Since the power to establish voting requirements is of little value without the power to enforce those requirements, Arizona is correct that it would raise serious constitutional doubts if a federal statute precluded a State from obtaining the information necessary to enforce its voter qualifications.
9 If, but for Arizona’s interpretation ofthe “accept and use” provision, the State would be precluded from obtaining information necessary for enforcement,
we would have to determine whether Arizona’s interpretation, though plainly not the best reading, is at least a possible one. . . . Happily,we are spared that necessity, since the statute provides another means by which Arizona may obtain information needed for enforcement.
Section 1973gg–7(b)(1) of the Act provides that the Federal Form “may require only such identifying information (including the signature of the applicant) and other information (including data relating to previous registration by the applicant), as is necessary to enable the appropriate State election official to assess the eligibility of the applicant and to administer voter registration and other parts of the election process.” At oral argument, the United States expressed the view that the phrase “may require only” in §1973gg–7(b)(1) means that the EAC “shall require information that’s necessary, but may only require that information.”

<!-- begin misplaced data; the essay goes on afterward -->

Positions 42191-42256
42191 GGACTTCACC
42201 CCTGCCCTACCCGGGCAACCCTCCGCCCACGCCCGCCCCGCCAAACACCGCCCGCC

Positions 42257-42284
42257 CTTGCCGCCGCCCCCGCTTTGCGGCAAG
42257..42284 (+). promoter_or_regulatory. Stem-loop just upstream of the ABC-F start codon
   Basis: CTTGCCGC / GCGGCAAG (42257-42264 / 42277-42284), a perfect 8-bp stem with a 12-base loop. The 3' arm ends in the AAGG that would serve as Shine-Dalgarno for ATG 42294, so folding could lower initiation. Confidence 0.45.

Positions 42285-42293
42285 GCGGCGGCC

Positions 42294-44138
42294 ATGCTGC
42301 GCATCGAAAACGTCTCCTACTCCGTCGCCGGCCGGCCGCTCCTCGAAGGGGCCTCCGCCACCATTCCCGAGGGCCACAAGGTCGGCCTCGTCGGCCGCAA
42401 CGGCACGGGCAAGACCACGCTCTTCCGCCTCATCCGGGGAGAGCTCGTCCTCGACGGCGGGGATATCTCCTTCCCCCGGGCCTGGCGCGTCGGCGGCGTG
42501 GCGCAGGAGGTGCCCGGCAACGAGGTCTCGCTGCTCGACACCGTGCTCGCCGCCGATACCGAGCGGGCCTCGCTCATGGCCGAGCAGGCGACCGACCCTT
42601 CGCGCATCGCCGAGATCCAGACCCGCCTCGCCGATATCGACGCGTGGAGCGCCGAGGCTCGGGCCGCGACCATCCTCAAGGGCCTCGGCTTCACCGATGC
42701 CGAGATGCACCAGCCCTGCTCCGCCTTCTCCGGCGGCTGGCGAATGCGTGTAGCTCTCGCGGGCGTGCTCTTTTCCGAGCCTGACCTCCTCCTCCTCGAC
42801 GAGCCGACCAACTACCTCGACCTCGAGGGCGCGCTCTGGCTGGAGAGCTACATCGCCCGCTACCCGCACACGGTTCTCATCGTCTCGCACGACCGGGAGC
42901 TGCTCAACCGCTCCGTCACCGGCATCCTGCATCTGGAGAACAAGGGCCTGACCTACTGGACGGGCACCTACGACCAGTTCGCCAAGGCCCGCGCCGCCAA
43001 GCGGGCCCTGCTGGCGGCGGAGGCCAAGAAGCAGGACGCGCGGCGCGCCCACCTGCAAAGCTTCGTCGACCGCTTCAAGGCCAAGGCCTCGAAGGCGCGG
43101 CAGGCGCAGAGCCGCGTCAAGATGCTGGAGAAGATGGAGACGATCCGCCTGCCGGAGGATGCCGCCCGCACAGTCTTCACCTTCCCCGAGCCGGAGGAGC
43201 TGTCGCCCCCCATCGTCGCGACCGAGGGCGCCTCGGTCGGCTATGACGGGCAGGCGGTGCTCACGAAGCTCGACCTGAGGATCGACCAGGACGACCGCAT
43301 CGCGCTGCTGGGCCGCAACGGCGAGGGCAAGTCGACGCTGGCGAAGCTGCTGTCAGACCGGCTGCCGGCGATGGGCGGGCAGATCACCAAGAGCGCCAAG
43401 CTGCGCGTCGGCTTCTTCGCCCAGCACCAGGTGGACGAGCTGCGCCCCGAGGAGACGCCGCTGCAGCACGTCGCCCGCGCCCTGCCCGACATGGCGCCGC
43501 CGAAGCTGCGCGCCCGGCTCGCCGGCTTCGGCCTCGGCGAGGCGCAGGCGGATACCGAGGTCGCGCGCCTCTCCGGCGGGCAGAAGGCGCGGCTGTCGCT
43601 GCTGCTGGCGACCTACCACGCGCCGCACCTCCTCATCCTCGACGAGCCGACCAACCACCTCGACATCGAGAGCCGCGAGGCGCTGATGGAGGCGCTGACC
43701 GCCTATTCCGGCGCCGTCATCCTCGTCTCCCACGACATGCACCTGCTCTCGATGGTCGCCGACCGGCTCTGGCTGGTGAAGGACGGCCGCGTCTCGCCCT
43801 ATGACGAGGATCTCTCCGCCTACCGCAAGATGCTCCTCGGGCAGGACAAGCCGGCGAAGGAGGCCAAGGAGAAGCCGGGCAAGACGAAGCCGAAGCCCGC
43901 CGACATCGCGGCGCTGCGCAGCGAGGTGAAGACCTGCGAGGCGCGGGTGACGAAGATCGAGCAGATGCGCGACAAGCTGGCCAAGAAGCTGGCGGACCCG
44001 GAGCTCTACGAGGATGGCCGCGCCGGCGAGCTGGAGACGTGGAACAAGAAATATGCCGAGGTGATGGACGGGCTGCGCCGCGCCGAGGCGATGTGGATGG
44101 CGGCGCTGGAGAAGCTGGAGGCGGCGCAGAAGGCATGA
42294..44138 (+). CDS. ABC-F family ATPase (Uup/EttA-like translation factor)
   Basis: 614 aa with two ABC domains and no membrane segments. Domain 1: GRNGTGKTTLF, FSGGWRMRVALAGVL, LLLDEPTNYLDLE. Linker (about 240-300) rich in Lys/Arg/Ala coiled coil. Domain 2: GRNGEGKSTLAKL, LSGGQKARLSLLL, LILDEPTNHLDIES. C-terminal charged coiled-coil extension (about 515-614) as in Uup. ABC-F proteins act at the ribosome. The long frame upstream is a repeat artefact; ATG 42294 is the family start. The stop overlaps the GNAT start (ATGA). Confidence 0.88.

. . .
Since, pursuant to the Government’s concession, a State may request that the EAC alter the Federal Form to include information the State deems necessary to determine eligibility, see §1973gg–7(a)(2); Tr. of Oral Arg. 55 (UnitedStates), and may challenge the EAC’s rejection of that request in a suit under the Administrative Procedure Act, see 5 U. S. C. §701–706, no constitutional doubt is raised by giving the “accept and use” provision of the NVRA itsfairest reading. That alternative means of enforcing its constitutional power to determine voting qualifications remains open to Arizona here.